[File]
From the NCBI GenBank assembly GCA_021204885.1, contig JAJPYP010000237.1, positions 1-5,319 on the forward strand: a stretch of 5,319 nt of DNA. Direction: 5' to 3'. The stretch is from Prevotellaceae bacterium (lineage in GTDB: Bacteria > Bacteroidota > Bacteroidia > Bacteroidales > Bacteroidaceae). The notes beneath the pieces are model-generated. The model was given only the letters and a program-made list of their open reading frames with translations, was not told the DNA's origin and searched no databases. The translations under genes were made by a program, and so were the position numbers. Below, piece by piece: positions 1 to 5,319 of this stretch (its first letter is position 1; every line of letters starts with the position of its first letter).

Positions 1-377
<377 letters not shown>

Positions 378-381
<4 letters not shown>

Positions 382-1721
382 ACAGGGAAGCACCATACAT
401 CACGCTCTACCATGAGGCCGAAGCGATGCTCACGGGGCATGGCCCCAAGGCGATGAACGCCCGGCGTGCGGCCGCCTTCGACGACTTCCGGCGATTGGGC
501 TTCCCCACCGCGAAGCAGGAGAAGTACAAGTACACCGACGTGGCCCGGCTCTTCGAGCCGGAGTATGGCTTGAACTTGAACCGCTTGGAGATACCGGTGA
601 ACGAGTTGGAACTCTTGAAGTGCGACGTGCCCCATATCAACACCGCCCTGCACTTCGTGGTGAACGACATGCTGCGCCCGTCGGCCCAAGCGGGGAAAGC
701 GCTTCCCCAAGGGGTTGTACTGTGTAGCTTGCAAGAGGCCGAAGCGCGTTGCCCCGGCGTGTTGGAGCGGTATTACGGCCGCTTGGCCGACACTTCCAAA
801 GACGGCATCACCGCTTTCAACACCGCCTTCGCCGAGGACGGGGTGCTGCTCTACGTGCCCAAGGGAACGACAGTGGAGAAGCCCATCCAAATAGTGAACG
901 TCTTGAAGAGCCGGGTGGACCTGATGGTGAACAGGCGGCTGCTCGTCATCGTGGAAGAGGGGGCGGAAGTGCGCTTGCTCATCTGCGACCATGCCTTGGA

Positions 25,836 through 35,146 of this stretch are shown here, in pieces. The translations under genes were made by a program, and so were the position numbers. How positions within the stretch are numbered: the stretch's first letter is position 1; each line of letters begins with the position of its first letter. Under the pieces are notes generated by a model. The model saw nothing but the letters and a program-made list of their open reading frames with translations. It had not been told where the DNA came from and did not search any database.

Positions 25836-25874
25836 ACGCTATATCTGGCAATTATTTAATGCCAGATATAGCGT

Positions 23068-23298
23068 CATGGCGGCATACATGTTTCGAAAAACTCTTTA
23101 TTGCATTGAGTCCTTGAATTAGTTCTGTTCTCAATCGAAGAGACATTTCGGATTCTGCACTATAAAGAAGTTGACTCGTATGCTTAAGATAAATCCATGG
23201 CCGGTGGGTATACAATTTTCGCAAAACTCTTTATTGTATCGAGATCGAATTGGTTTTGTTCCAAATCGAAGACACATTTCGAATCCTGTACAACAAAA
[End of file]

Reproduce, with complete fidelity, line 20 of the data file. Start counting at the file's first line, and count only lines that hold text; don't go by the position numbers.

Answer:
23201 CCGGTGGGTATACAATTTTCGCAAAACTCTTTATTGTATCGAGATCGAATTGGTTTTGTTCCAAATCGAAGACACATTTCGAATCCTGTACAACAAAA